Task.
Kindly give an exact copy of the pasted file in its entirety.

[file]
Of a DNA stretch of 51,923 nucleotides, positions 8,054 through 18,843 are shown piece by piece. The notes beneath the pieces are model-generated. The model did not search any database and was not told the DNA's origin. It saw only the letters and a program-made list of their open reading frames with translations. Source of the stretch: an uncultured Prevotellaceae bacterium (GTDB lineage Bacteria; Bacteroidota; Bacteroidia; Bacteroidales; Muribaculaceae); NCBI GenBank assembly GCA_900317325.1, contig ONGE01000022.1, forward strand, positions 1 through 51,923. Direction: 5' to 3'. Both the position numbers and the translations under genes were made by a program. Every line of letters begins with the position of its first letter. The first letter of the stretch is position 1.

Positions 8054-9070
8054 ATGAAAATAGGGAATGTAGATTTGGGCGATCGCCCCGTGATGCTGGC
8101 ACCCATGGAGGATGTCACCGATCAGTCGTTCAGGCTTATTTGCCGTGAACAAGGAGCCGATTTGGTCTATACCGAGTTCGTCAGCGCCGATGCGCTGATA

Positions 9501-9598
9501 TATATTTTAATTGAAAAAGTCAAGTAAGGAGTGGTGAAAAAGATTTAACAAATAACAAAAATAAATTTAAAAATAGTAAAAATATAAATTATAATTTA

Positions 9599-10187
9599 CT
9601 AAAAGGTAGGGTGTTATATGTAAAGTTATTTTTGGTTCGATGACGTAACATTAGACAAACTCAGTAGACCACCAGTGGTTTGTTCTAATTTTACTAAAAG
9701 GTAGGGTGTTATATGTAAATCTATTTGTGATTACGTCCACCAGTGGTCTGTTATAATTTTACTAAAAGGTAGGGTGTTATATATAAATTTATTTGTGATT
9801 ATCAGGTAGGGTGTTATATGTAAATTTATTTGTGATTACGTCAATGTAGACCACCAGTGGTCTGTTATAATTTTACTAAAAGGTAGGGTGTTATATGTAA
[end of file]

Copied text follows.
Of a DNA stretch of 51,923 nucleotides, positions 8,054 through 18,843 are shown piece by piece. The notes beneath the pieces are model-generated. The model did not search any database and was not told the DNA's origin. It saw only the letters and a program-made list of their open reading frames with translations. Source of the stretch: an uncultured Prevotellaceae bacterium (GTDB lineage Bacteria; Bacteroidota; Bacteroidia; Bacteroidales; Muribaculaceae); NCBI GenBank assembly GCA_900317325.1, contig ONGE01000022.1, forward strand, positions 1 through 51,923. Direction: 5' to 3'. Both the position numbers and the translations under genes were made by a program. Every line of letters begins with the position of its first letter. The first letter of the stretch is position 1.

Positions 8054-9070
8054 ATGAAAATAGGGAATGTAGATTTGGGCGATCGCCCCGTGATGCTGGC
8101 ACCCATGGAGGATGTCACCGATCAGTCGTTCAGGCTTATTTGCCGTGAACAAGGAGCCGATTTGGTCTATACCGAGTTCGTCAGCGCCGATGCGCTGATA

Positions 9501-9598
9501 TATATTTTAATTGAAAAAGTCAAGTAAGGAGTGGTGAAAAAGATTTAACAAATAACAAAAATAAATTTAAAAATAGTAAAAATATAAATTATAATTTA

Positions 9599-10187
9599 CT
9601 AAAAGGTAGGGTGTTATATGTAAAGTTATTTTTGGTTCGATGACGTAACATTAGACAAACTCAGTAGACCACCAGTGGTTTGTTCTAATTTTACTAAAAG
9701 GTAGGGTGTTATATGTAAATCTATTTGTGATTACGTCCACCAGTGGTCTGTTATAATTTTACTAAAAGGTAGGGTGTTATATATAAATTTATTTGTGATT
9801 ATCAGGTAGGGTGTTATATGTAAATTTATTTGTGATTACGTCAATGTAGACCACCAGTGGTCTGTTATAATTTTACTAAAAGGTAGGGTGTTATATGTAA